September 28, 2012

Did you know “roger” is among the most mis-used words in aviation? Learn exactly what “roger” and “wilco” mean along with lots of other good and bad radio techniques with this free online course from AOPA. (You’ll need a membership to AOPA to access the course, but you probably already have one.)

September 14, 2012

We love our Grumman Cheetahs! One of the many ways this plane is great is how the engine cowling opens so easily for preflight inspections. Here’s Patrick showing his new student what powers the Cheetah along with all the easily-seen engine components.


September 12, 2012

Half of the Austin-Bergstrom (AUS) airport lost electricity last weekend, which made the ramp pitch black – the perfect opportunity to take some time-lapse photos.  I sat the camera on a wing, used the timer so I could back away and not vibrate the plane, and hoped for the best.  This one is a Gulfstream landing.


September 7, 2012

These little tabs, just behind the leading edge of the wing, are vortex generators. As the name implies, they create small, high energy vortexes (imagine a tiny horizontal tornado). Without vortex generators, airflow tends to separate from the wing as the airplane slows down. With vortex generators, that little tornado tends to stay adhered to the wing, allowing the plane to have better control at slow speeds, due to more air flowing over the flight controls. Most twin engine airplanes have these so that, in the unlikely event that one engine quits during flight, the pilot can remain in control as the airplane slows down.



Continuing our talk about vortex generators (VGs)…This picture is a crop duster; his wingtip vortex is doing the same thing as our tiny VG. The high pressure under the wing spills around the tip of the wing as it is sucked into the low pressure on top of the wing, which causes the rotation and subsequent vortex.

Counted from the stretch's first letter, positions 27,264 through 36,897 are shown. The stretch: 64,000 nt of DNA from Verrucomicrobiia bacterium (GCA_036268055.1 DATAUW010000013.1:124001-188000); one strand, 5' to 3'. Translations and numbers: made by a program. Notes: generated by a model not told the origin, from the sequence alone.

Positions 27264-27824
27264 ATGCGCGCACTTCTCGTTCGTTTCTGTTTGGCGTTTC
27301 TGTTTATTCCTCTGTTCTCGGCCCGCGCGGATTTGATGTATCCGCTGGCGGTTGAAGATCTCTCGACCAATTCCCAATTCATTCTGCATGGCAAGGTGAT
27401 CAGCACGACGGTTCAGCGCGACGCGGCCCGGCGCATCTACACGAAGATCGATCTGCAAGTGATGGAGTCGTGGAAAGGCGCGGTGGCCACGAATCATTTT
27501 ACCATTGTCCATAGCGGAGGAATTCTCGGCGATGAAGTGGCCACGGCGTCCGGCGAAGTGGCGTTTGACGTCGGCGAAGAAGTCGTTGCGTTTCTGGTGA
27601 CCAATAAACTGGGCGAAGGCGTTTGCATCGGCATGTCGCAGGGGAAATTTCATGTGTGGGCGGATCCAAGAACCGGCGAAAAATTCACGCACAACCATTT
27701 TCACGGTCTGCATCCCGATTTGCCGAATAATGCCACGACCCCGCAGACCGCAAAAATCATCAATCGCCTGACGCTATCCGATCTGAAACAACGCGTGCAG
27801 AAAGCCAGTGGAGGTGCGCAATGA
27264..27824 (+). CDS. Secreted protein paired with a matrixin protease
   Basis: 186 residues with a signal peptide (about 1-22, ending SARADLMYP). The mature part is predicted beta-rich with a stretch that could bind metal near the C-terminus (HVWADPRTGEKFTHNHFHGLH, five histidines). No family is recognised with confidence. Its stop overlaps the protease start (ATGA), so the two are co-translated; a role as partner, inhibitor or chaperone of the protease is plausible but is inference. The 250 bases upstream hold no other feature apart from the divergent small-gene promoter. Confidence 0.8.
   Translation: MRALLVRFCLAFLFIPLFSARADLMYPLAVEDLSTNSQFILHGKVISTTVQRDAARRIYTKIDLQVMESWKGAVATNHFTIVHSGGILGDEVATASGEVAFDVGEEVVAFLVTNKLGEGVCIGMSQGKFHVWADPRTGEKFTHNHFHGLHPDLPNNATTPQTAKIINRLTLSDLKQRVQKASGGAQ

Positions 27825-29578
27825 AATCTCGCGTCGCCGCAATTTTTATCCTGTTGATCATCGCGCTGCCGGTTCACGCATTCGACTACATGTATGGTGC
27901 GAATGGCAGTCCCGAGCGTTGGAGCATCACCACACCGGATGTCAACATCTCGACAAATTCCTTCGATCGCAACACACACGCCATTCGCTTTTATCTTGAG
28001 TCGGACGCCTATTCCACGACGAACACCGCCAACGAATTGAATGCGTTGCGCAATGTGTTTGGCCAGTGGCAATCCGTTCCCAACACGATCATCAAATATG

This pic is a beautiful example of a vapor trail from flaps as well as vapor on top of the wing of the landing Boeing 737. This vortex is caused by the high pressure under the flap spilling around the edge into the low pressure on top of the flap. The vapor is caused because the inside of a vortex is very low pressure, and as pressure decreases, temperature drops. As the temperature drops, the air reaches the dew point, and we get visible moisture (i.e., a cloud). In the perfect atmospheric conditions (in theory), we could see the same thing behind each VG on our wing; the vortex would decrease the air pressure dramatically, the dew point would be reached, we would get visible moisture, and we would see a tiny vortex, just as in the landing Boeing picture. The picture also shows us the low pressure on top of the wing dropping the air temperature to the dew point, and forming visible moisture.


September 6, 2012

One of our customers, Skip, took this really cool class in a level-D simulator. The program is called ATOP. Airline Training Orientation Program. 8 Full hours of systems training and 1 hour in the Sim (1/2 PF AND 1/2 PM) Aircraft options are B737-800 or Airbus A319.